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Favorable Retroactive Changes to the Employee Retention Credit

January 12, 2021
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When Congress passed the CARES Act in March 2020, it included the Employee Retention Credit (ERC). This credit was created to reward businesses that continued to pay their employees, even though their business operations were either fully or partially suspended by a governmental order as a result of COVID-19 (only for the period that the order was in force), or whose gross receipts were less than 50% of the gross receipts for the same quarter in 2019, until the quarter in which the gross receipts are at least 80% of the gross receipts for the same quarter in 2019. A company with more than 100 employees could not take the credit for wages paid to employees who were actually performing services for the company. The ERC was limited to 50% of an eligible employee’s wages, up to an annual cap of $10,000 of wages, for a maximum credit of $5,000. However, the ERC was not available to a business if it had received a PPP loan. Thus, many businesses were unable to take advantage of the ERC.

On December 27, 2020, the Consolidated Appropriations Act, 2021 was signed into law. Included in the law were a few changes to the ERC that allows many businesses to take advantage of this credit retroactively, as well as prospectively. The biggest change allows eligible businesses to apply for the credit even though they obtained a PPP loan in the past. However, the credit cannot be claimed for any wages paid with the proceeds received from the PPP loan.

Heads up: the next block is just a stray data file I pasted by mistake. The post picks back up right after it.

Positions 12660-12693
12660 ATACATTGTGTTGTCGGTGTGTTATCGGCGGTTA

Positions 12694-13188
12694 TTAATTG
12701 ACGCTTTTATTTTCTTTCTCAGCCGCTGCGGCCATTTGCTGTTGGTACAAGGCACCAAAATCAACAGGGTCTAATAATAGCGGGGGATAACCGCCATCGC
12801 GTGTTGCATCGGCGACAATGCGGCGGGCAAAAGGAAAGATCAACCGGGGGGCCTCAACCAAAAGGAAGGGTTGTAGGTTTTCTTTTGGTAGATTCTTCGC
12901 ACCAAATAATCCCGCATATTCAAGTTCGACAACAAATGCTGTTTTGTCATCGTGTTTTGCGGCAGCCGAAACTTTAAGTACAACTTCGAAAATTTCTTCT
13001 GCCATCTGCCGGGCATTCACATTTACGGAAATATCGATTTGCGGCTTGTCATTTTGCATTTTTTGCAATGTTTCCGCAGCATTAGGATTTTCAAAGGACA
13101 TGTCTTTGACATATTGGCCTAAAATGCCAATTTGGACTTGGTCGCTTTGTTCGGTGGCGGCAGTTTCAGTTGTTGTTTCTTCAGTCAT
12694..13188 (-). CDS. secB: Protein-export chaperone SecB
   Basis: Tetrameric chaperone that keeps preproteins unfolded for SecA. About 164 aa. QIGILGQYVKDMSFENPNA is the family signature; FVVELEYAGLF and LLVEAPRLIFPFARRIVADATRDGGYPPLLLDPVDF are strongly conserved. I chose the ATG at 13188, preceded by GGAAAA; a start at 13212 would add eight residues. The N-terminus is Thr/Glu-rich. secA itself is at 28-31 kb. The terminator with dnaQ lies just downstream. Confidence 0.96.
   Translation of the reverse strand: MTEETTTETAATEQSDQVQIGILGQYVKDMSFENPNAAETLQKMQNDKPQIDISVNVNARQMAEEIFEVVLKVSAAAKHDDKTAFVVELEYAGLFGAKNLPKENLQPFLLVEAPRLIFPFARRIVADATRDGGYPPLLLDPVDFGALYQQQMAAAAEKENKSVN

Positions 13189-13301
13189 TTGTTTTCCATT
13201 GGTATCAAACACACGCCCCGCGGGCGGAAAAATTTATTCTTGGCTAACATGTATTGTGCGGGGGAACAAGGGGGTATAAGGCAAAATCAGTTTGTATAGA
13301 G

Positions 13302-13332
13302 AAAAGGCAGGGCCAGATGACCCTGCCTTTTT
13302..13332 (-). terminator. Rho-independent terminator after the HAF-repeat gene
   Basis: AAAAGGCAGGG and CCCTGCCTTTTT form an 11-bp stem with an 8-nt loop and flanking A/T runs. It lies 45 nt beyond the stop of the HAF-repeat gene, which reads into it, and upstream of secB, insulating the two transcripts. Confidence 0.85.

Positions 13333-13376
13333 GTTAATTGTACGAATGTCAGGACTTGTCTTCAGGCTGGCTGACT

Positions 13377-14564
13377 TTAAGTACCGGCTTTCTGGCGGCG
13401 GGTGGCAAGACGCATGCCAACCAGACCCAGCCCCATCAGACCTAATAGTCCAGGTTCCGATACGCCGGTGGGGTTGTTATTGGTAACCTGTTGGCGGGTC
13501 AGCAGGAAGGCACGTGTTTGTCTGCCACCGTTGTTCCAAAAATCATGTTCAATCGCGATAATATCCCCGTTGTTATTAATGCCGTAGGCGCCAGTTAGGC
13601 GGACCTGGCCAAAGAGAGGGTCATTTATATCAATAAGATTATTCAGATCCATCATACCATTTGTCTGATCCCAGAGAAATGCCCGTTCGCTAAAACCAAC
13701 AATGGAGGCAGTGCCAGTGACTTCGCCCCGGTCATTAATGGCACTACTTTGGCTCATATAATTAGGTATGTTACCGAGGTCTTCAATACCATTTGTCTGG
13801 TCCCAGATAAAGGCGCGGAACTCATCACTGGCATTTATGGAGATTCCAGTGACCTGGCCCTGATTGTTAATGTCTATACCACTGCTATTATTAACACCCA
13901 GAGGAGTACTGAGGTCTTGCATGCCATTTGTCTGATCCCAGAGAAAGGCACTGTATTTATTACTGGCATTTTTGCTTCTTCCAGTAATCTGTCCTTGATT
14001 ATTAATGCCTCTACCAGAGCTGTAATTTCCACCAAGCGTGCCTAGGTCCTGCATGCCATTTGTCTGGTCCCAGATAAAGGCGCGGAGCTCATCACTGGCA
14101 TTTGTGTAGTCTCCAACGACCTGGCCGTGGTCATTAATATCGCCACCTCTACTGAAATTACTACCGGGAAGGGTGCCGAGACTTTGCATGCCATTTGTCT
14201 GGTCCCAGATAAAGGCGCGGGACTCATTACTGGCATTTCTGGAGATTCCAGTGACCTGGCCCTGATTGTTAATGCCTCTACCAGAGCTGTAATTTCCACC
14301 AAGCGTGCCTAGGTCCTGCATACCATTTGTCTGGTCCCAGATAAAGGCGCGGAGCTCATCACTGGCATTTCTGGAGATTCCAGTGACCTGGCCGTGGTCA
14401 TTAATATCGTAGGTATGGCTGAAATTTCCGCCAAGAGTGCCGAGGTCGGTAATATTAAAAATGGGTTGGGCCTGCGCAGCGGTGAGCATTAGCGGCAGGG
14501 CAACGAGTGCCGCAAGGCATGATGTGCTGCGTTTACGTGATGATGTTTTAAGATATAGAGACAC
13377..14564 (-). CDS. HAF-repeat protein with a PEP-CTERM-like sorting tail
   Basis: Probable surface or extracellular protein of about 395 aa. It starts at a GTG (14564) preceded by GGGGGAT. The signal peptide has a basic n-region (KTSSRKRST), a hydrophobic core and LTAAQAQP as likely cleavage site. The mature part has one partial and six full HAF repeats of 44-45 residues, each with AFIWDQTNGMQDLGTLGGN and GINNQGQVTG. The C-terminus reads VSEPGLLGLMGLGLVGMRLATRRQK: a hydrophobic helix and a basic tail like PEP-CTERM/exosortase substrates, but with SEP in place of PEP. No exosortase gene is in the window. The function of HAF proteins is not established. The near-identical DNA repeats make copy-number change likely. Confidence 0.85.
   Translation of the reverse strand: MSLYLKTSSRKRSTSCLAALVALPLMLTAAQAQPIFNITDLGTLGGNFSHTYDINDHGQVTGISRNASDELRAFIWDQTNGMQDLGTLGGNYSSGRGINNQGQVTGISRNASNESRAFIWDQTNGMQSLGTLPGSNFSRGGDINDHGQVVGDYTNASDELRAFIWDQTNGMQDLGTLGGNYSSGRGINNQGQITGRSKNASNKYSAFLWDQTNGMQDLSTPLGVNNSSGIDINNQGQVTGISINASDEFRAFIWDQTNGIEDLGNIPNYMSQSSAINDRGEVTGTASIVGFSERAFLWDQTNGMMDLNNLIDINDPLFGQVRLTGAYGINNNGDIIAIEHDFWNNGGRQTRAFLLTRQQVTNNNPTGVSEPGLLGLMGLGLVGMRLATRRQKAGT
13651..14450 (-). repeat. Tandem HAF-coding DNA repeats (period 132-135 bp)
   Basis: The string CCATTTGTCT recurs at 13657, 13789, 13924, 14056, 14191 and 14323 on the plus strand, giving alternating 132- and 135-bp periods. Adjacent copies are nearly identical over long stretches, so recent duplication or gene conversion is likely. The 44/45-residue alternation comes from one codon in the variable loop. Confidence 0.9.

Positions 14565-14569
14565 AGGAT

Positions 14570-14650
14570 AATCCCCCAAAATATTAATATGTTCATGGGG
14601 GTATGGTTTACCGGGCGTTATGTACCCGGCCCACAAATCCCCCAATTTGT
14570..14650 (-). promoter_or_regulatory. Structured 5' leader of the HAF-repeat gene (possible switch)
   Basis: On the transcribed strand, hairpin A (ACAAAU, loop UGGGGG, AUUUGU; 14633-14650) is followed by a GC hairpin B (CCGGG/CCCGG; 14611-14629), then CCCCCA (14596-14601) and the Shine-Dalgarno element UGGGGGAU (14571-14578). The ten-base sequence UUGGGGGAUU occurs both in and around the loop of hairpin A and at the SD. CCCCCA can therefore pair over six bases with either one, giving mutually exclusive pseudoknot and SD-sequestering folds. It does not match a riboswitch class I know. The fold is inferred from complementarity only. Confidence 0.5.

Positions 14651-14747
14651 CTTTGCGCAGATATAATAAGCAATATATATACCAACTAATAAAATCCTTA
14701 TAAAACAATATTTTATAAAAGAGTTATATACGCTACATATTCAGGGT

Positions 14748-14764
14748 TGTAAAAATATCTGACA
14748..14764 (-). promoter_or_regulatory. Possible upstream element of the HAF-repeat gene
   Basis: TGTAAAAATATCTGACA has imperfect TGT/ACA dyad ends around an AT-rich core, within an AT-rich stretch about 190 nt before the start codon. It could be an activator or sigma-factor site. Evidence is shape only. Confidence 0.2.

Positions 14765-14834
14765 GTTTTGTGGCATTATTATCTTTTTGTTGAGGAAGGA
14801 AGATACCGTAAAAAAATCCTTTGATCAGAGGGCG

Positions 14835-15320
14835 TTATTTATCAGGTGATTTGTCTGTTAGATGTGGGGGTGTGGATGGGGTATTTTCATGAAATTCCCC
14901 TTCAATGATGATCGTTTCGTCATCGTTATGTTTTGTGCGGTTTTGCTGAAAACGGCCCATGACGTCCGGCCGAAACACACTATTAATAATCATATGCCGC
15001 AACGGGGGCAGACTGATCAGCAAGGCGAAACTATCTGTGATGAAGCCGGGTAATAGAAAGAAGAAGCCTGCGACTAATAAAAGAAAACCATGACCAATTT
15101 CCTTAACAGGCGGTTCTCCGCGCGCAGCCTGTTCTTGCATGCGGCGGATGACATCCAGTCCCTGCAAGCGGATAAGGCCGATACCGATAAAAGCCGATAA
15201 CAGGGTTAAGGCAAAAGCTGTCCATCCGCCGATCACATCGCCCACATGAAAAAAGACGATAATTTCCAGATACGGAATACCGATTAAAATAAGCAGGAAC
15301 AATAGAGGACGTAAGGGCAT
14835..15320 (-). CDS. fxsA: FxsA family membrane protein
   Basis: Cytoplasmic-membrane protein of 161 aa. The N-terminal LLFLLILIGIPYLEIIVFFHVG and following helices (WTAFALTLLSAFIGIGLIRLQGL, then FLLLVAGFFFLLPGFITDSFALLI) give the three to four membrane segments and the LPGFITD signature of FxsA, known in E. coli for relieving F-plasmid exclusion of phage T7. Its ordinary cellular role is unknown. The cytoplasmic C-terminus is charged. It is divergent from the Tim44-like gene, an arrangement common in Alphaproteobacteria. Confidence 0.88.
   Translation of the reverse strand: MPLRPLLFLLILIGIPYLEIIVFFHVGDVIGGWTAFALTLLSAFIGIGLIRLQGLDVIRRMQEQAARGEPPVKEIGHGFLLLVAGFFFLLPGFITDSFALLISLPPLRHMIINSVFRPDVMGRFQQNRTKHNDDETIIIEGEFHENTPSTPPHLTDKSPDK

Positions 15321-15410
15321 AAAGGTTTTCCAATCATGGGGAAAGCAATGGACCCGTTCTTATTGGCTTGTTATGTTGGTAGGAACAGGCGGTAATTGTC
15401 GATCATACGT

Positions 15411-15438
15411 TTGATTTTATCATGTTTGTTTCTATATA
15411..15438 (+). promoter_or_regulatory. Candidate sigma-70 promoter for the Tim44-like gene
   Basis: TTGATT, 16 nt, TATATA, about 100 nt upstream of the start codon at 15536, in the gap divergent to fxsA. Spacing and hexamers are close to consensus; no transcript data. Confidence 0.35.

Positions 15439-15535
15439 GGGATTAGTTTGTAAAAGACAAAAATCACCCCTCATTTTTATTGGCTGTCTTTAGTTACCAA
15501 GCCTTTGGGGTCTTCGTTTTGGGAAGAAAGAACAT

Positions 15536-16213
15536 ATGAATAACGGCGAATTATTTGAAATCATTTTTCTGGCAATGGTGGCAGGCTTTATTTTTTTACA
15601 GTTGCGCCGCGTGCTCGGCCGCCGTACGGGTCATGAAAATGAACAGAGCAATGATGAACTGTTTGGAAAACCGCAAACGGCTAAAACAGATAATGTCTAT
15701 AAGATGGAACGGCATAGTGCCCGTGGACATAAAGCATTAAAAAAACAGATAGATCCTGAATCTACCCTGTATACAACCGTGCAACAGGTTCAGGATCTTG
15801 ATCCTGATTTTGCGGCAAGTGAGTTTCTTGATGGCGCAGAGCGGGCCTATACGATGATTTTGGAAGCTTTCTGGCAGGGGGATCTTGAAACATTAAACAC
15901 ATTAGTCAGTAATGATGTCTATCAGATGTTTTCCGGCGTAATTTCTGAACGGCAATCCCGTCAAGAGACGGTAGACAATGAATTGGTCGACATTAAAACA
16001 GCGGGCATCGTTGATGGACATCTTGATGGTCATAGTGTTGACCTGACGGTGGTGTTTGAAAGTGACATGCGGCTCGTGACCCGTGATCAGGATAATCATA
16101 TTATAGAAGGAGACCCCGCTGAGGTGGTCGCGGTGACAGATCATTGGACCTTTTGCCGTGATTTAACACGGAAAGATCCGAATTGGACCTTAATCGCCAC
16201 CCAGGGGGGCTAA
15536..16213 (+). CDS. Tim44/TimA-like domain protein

Among the other changes allowing more taxpayers to obtain this credit are as follows:

  • The period that the credit is available has been extended to qualified wages paid before July 1, 2021. The previous limitation was for wages paid before January 1, 2021.
  • For 2021, the eligibility requirement has been changed to include businesses whose operations were either fully or partially suspended by a governmental order as a result of COVID-19 (only for the period that the order was in force), or whose gross receipts were less than 80% of the gross receipts for the same quarter in 2019.
  • For wages paid in 2021, the credit is increased to 70% of an eligible employee’s wages, up to $10,000, for each of the first two quarters. Thus, an employer can obtain up to $14,000 of ERC for each employee ($7,000 per quarter x 2 quarters). An employer is eligible for the full credit in 2021, even if they received the $5,000 credit in 2020.
  • Prior to 2021, a business with more than 100 employees could not take credit for wages paid to employees actually performing services to the business. As of 2021, this threshold is increased to 500 employees. Thus, a business, with 500 employees or less, will be eligible for the credit even if the employees are working.
  • The credit is now available for hazardous pay increases, such as increase in wage rates to reward employees for working during the pandemic. The prior law did not allow this.
  • For 2021, public colleges and universities, medical or hospital care organizations and federal credit unions are eligible for the credit. These organizations were not eligible in 2020.

Many businesses are now eligible for significant ERC credits for 2020, as well as 2021, as a result of these changes. Should you have any questions, please reach out to your Citrin Cooperman advisor.